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May 21st, 2022, 4:09pm
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Questions on Sub-1 Volt OTA (Read 522 times)
blue111
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Questions on Sub-1 Volt OTA
Jun 18th, 2021, 3:05am
 
Could anyone explain on "Obviously, the compensation capacitance CC does not connect Drain to Gate directly around output transistor M10. It takes a path through cascode device M6, in order to avoid a positive zero. " ?

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Ken Kundert
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Re: Questions on Sub-1 Volt OTA
Reply #1 - Jun 18th, 2021, 12:53pm
 
The desired effect of the compensation capacitor is to feed back some of the output signal back into an earlier stage.  However signals can flow both ways.  As the gain of the second stage drops at high frequencies, the signal at the left side of the capacitor can be larger than that on the right side. As a result, signal flow reverses and now the output is driven more by the compensation capacitor than the output stage.  This has two effects.  First, the gain levels off, which creates a zero as can be seen by examining the magnitude in a Bode plot.  Second, by bypassing the output stage, which is inverting, the sign of the signal reverses.  This creates an additional 90 degrees of phase shift.  In effect, has the look of a zero if you examine the magnitude of the gain versus frequency, but it has the look of a pole if you examine the phase.  In reality this is a right-hand plane zero (or RHPZ or positive zero).

To increase the frequency of the RHPZ so that it does not interfere with the stability of the loop, the designer has connected the compensation capacitor to a low-impedance node.  The signal level will be relatively small there, reducing the effect of the feed-forward path through the capacitor.  This will substantially raise the frequency of the RHPZ to the point where it is well beyond the unity gain frequency.  With this modification, the RHPZ no longer degrades the stability of a loop built with the OTA.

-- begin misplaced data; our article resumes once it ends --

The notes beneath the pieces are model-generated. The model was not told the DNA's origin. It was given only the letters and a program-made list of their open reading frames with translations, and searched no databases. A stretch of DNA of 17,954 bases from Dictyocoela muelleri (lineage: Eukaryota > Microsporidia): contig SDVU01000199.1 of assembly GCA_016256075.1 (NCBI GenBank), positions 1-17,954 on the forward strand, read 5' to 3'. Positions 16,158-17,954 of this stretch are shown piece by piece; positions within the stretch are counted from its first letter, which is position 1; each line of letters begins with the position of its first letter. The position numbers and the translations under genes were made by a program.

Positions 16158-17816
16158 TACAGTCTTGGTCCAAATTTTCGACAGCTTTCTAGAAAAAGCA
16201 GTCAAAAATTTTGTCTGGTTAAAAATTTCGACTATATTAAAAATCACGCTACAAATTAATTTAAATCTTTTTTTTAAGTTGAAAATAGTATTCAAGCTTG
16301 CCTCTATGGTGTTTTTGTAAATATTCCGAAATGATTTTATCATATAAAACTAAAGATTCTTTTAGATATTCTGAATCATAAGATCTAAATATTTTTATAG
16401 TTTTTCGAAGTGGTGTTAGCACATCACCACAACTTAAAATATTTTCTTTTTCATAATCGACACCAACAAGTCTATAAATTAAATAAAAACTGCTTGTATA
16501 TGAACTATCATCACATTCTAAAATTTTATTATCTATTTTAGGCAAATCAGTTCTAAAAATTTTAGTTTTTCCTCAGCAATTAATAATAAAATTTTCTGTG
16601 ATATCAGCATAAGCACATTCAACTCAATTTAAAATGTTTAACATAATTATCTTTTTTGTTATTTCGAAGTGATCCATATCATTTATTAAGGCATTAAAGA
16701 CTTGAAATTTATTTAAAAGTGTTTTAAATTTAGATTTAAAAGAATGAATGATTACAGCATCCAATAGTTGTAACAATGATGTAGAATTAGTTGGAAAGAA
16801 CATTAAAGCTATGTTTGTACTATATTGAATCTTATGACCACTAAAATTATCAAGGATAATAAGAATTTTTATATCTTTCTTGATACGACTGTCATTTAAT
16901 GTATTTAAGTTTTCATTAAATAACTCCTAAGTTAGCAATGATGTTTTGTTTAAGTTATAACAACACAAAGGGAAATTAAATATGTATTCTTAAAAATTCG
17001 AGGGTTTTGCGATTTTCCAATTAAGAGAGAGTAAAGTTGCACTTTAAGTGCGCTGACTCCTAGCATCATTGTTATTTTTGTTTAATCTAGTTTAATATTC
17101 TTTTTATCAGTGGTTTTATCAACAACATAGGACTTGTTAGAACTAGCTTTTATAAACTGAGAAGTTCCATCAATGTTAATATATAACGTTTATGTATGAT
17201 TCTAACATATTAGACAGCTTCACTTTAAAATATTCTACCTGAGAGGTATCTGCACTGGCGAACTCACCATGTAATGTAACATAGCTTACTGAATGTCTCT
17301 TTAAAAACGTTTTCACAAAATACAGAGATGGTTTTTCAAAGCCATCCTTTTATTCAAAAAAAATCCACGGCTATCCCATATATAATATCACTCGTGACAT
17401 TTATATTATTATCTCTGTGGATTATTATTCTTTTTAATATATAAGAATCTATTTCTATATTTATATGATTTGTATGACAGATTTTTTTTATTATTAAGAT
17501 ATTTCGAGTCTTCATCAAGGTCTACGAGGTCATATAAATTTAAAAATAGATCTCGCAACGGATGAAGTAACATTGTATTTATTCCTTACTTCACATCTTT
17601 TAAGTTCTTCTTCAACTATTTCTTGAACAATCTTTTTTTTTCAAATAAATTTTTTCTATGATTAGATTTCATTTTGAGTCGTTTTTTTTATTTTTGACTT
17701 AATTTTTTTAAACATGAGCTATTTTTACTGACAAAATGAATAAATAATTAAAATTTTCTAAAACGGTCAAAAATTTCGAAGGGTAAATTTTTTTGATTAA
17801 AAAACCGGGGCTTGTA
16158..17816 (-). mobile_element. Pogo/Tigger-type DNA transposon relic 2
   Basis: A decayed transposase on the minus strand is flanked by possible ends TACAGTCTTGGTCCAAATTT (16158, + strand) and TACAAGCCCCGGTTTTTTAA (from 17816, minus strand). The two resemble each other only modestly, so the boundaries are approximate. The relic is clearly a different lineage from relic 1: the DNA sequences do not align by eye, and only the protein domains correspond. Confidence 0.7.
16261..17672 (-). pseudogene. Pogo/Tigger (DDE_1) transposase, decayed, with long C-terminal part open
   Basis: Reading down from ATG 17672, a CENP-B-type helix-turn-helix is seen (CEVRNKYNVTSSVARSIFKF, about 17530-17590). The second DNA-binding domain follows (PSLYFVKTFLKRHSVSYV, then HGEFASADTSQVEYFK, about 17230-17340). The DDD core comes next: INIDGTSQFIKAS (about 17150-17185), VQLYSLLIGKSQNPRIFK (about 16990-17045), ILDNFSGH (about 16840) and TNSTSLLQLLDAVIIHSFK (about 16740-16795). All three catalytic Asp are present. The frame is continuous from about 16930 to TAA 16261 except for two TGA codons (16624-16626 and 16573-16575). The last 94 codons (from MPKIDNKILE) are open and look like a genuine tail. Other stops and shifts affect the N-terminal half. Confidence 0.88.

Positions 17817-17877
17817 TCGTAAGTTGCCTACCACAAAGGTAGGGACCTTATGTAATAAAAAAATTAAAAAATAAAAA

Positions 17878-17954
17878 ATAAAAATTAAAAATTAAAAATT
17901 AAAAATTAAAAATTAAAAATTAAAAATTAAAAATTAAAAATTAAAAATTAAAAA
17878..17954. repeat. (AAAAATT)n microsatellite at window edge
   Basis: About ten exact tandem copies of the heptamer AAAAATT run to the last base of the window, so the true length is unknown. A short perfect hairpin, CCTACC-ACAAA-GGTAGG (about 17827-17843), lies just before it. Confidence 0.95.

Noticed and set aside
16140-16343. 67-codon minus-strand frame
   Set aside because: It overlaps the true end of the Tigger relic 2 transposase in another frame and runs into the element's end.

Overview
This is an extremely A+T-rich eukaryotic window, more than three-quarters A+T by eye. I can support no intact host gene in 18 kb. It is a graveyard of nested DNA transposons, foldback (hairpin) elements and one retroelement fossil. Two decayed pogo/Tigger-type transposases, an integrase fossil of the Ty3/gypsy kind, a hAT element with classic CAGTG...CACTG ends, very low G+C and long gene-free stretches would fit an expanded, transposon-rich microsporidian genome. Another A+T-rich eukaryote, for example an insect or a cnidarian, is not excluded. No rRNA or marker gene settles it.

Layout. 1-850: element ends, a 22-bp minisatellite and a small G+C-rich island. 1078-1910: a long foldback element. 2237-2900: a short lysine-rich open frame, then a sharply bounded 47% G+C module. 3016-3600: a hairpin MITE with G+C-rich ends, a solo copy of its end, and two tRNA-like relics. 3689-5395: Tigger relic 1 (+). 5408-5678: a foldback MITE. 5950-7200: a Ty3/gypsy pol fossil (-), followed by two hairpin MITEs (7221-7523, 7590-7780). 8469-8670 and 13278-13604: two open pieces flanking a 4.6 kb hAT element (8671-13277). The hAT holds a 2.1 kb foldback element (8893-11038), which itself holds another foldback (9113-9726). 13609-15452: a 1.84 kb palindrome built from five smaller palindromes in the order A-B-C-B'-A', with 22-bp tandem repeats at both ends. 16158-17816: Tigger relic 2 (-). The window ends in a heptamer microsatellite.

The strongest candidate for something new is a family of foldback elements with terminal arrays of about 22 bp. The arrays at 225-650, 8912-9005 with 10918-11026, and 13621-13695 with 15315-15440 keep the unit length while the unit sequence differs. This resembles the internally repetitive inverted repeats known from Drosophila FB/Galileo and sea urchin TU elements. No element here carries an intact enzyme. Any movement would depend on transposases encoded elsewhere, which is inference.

For more, see https://www.allaboutcircuits.com/technical-articles/the-right-half-plane-zero-an...

-Ken
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blue111
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Re: Questions on Sub-1 Volt OTA
Reply #2 - Jun 19th, 2021, 2:40am
 
Someone told me that the circuit is using Ahuja compensation
However, I am not sure how it works
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blue111
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Re: Questions on Sub-1 Volt OTA
Reply #3 - Jun 20th, 2021, 1:29am
 
For those interested in Ahuja compensation, Baker's uses "indirect compensation" in his book : CMOS: Circuit Design, Layout, and Simulation , see page 813, 814 and 815




@kundert

As for equation 12 inside https://www.allaboutcircuits.com/technical-articles/pole-splitting-and-miller-fr... ,  I do not understand what the sentence downshift ω10 → ω1 must be accompanied by an upshift ω20→ω2. is actually trying to convey.  Why there is a guaranteed frequency downshift for the dominant pole, ω1 after adding miller capacitance ?

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blue111
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Re: Questions on Sub-1 Volt OTA
Reply #4 - Jun 20th, 2021, 6:24pm
 
I got it now.  It is due to dominant pole created out of the miller capacitance which generalizes to pole splitting effect as described by equation 12.

By the way, I created an actual mosfet circuitry implementation.

However, the transient analysis result look wrong.



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A Kumar R
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Re: Questions on Sub-1 Volt OTA
Reply #5 - Nov 9th, 2021, 2:53am
 
Ken,

Why did you say "As the gain of the second stage drops at high frequencies, the signal at the left side of the capacitor can be larger than that on the right side"....i think that by the time second-stage gain dropped, the first stage gain would have dropped a lot because the gain roll-off started earlier in frequency because it must be the dominant pole?. This means that signal on the left-side of the cap can never be larger than on the right-side.

Please clarify.

Thanks,
Anil
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